posted by desuetude at 7:58 AM on June 12, 2007

For the job apps/interview, focus on what they need -- the business purpose of what you'll be doing -- not what you need. Also, write thank-you letters to everyone you talk to. If you feel like there was something you could have expressed more clearly, you also then have a chance to clarify.
posted by ejaned8 at 8:05 AM on June 12, 2007

You have plenty of time. Time is not running out. At seventeen, I thought I had killed my chances at a bright future. Kind of easy to do so, especially after being surrounded by glowing articles and what-not about all these successful people, who just knew their life's calling since age five. Kids who got into college at 12, then became chief of brain surgery at 22.

And then I thought - when I'm 27 and I look back at 17, I'll consider 17 pretty young and fresh. And what about 47 looking back on 27?

Of course, there will always be the "!!!! Time running out!!" feeling. But, take everything in stride.
posted by Xere at 8:06 AM on June 12, 2007 [1 favorite]

Your mid 20s is prime time for being a basket case. I suspect your friends have or have had similar feelings, but you're not hearing it because they seem more with-it than you are.

Things to do:

1) Stop regretting things. Accept that you have no power to change the past, and that you can't accurately predict whether you would be happier now if you had made different decisions then.

2) If you don't have a job, create one for yourself. Set a schedule that has you working 9-5 on something -- volunteering, job-hunting, starting a business, writing a book, whatever. It may be easier to get a menial job; nothing demonstrates your maturity to yourself and everyone you know like manual labor. Given two otherwise-identical candidates, most employers would preferred the one who dug ditches over the one who calls him/herself a "hard worker."

3) Consider that your ability to know what other people think of you is extremely limited and is usually based more on how you're feeling at the moment than what the person actually thinks.

4) Think about setting a period of time, like a year, where you're only going to focus on improving yourself. All the social and economic stuff tends to work itself out if you have confidence, and confidence comes from overcoming your weaknesses.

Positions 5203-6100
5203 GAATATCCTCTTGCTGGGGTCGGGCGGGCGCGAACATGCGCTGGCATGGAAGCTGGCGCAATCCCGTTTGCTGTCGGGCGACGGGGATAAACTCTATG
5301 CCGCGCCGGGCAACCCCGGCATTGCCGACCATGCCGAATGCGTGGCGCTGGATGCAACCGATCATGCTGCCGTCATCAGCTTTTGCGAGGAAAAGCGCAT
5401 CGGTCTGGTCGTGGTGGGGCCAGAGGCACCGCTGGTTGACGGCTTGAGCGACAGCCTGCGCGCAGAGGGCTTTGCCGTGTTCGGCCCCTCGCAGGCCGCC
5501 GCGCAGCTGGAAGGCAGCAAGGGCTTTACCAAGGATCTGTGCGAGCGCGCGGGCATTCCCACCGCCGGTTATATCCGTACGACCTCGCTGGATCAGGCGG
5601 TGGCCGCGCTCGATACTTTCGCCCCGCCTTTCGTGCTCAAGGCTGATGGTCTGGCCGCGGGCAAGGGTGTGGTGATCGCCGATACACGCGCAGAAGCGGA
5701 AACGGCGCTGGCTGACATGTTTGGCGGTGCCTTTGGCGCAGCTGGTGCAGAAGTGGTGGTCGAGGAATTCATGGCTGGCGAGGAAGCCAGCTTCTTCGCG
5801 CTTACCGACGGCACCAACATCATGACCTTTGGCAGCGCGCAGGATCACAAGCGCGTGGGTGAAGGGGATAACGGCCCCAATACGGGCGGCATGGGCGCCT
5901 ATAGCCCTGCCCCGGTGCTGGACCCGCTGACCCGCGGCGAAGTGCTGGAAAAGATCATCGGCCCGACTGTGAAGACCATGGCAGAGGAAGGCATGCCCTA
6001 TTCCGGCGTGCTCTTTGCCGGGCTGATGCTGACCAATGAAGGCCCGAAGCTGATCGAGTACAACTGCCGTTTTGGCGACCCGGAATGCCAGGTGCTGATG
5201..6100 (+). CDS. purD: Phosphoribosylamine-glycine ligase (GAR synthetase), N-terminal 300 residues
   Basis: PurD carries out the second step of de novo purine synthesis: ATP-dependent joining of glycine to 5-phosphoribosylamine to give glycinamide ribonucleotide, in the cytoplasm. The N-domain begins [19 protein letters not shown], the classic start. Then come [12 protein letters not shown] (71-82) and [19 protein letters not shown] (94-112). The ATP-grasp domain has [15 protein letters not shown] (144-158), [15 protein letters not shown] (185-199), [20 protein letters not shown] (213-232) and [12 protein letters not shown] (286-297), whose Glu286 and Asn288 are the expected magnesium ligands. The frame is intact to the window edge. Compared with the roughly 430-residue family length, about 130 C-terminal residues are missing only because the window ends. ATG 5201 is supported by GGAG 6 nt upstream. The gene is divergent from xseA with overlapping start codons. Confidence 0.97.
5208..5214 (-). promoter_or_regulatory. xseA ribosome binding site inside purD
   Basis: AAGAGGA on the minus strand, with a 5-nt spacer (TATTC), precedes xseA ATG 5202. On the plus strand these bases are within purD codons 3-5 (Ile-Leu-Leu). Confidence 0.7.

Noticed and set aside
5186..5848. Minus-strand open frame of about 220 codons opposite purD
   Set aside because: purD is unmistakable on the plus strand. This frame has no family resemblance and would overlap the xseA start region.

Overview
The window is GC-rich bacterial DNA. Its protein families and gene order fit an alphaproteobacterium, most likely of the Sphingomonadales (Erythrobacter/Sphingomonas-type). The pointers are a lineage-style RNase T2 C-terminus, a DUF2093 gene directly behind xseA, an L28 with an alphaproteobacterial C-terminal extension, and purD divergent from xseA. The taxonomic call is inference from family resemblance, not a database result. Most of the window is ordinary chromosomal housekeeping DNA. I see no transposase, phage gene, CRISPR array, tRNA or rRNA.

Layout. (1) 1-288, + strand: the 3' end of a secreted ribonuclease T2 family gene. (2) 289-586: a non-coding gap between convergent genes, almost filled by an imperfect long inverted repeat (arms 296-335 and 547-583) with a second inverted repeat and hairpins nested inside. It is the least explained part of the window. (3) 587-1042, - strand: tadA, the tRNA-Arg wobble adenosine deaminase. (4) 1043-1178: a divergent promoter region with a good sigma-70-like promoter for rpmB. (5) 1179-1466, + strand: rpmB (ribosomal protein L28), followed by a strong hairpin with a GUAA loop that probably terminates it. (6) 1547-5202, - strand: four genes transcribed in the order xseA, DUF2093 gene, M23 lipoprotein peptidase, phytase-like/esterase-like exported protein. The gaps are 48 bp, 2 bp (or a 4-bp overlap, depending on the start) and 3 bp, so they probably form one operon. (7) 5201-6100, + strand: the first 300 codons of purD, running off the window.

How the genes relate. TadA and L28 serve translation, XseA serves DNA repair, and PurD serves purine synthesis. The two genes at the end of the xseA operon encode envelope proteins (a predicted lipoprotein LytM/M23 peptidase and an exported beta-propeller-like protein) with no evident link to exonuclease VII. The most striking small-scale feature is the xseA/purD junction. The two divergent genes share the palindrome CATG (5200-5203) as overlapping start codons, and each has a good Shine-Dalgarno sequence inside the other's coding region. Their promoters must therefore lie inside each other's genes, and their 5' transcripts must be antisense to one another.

5) Take pride in your accomplishments, not your abilities. The fact that you graduated after such a bumpy ride is much more impressive than your self-assessed writing and perception skills.
posted by backupjesus at 8:10 AM on June 12, 2007 [2 favorites]

"You have an english degree and think because you cant get a job there must be something wrong with you? Err, no offense, but liberal arts degrees are almost worthless when it comes towards employment. Its a nice way of saying, 'I went to college' but not that much else."

I do take offense. The idea that learning skills such as clear and concise writing, critical thinking, and the appreciation of different forms of cultural knowledge and interaction is not useful or even "employable" is laughable at best.
posted by contog at 8:16 AM on June 12, 2007 [1 favorite]

The answer to the question "is it too late?" is clearly no, not by a very, very, very, very long way, as many others point out. Even better, though, would be to realize that the question is the wrong question to ask. Cheesy and a bit New Age as it is, I suggest the book The Power Of Now, by Eckhart Tolle, which will give your brain a good refreshing twisting, at the very least. In a sense, to believe "there's still time" is to make the same conceptual mistake as "it's too late" - it just replaces regret with living in a future that never arrives. IANABuddhist, but the days I almost manage this approach are definitely the best ones.
posted by game warden to the events rhino at 8:26 AM on June 12, 2007

You're not broken. You're normal.

Your therapist sounds like a doofus. Find a new one.

Get a job at a bookstore. Really. Working retail will help your social skills, and bookstores are good places to meet interesting people. If you've got a good independent bookstore in your area, start there. The money probably won't be great, but you'll get a discount on books, which you probably spend money on anyway.

While something like a solo backpacking trip might "unstick" some people, I'm not surprised it didn't work for you. Change is ongoing, and a discrete event like a backpacking trip is not necessarily going to carry change over into daily life.

Nthing what others have said - you will get unstuck by unsticking yourself. You don't have to do Everything All At Once: start on a smaller, less overwhelming scale. Pick a thing you're afraid to do, and do it. Then do it again.
posted by rtha at 8:47 AM on June 12, 2007 [1 favorite]